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Home Decarbonisation Campaign Maersk speeds up decarbonisation with a methanol-fuelled feeder vessel

Maersk speeds up decarbonisation with a methanol-fuelled feeder vessel

AP Møller Maersk has announced it will put the world's first carbon neutral liner vessel in operation by 2023, accelerating its decarbonisation processes.

The Danish carrier's methanol feeder vessel set to be ordered this year will have a capacity of around 2,000TEU and be deployed in one of its intra-regional networks. While the vessel will be able to operate on standard very low sulphur fuel oil (VLSFO), Maersk plans the vessel to operate on carbon neutral e-methanol or sustainable bio-methanol from the first day.

Maersk pointed out that it is seven years ahead of the initial 2030-ambition and noted that all its future newbuildings will have dual fuel technology installed, enabling either carbon neutral operations or operation on standard VLSFO.

Both the methanol-fuelled feeder vessel and the decision to install dual fuel engines on future newbuilt vessels are part of Maersk’s ongoing fleet replacement.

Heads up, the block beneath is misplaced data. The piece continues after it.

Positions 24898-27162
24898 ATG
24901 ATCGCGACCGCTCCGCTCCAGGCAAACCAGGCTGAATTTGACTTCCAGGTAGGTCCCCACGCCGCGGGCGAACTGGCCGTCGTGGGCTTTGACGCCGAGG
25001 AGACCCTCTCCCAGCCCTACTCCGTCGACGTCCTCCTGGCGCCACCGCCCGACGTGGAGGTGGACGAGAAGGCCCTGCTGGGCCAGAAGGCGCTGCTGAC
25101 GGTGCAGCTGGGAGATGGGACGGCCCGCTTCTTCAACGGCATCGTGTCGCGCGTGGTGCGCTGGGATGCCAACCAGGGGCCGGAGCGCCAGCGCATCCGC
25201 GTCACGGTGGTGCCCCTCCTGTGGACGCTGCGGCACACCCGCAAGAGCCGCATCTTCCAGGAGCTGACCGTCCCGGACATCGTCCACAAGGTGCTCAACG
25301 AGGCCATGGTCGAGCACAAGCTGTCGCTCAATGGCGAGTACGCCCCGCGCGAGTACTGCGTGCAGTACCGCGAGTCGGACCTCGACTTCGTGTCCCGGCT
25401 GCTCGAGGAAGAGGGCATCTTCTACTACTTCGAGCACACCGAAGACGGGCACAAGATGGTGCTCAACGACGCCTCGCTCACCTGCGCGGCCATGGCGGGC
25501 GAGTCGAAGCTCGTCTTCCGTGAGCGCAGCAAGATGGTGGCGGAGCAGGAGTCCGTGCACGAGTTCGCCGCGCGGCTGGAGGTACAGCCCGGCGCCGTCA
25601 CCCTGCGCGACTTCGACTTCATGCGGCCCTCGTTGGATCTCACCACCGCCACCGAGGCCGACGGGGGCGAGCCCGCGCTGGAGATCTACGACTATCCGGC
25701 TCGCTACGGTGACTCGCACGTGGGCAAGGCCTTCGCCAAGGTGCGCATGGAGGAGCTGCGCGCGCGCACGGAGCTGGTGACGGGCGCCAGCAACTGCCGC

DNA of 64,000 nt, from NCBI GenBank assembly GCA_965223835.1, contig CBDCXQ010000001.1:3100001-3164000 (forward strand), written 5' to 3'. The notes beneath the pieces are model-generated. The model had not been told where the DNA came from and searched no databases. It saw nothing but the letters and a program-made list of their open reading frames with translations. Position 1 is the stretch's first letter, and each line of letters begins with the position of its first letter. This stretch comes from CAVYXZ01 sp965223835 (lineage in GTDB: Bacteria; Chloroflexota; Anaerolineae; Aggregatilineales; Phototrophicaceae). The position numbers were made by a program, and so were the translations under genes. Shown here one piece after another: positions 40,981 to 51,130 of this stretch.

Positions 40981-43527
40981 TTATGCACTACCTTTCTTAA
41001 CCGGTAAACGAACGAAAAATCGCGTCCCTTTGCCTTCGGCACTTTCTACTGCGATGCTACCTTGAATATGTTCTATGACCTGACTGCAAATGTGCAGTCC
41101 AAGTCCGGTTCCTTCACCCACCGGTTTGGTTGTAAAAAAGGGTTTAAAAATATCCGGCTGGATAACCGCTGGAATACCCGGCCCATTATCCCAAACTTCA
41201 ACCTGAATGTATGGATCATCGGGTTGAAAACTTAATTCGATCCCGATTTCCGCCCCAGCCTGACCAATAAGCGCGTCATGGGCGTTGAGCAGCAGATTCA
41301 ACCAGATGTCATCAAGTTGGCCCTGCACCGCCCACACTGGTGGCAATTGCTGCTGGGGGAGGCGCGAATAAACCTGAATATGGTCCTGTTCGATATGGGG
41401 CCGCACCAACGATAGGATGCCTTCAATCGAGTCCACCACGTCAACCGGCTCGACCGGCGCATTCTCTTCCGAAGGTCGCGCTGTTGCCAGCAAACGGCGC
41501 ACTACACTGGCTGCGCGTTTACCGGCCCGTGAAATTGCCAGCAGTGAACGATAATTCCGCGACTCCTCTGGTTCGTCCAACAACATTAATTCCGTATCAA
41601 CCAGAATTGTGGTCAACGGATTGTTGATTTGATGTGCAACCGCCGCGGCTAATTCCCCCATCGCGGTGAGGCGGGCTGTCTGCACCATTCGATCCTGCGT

"Our customers expect us to help them decarbonise their global supply chains, and we are embracing the challenge, working on solving the practical, technical and safety challenges inherent in the carbon neutral fuels we need in the future," said Søren Skou, CEO at AP Møller Maersk and he went on to highlight, "Our ambition to have a carbon neutral fleet by 2050 was a moonshot when we announced it in 2018. Today we see it as a challenging, yet achievable target to reach."

A carbon neutral future for shipping requires innovation, test and collaboration across multiple industry partners, according to Maersk, which said it continues to explore several carbon neutral fuel pathways and expects multiple fuel solutions to exist alongside each other in the future. Methanol (e-methanol and bio-methanol), alcohol-lignin blends and ammonia remain the primary fuel candidates for the future.

A collaboration partner is the Mærsk Mc-Kinney Møller Center for Zero Carbon Shipping, an independent, non-profit research and development center, that works across sectors, organisations, research areas and regulators to accelerate the development and implementation of new energy systems and technologies.

“It will be a significant challenge to source an adequate supply of carbon neutral methanol within our timeline to pioneer this technology. Our success relies on customers embracing this groundbreaking product and strengthened collaboration with fuel manufacturers, technology partners and developers to ramp up production fast enough,” commented Henriette Hallberg Thygesen, CEO of fleet & strategic brands at AP Møller Maersk.

Around half of Maersk’s 200 largest customers have set, or are in the process of setting, ambitious science-based or zero carbon targets for their supply chains, and the figure is on the rise, according to the company's announcement.

Antonis Karamalegkos
Managing Editor

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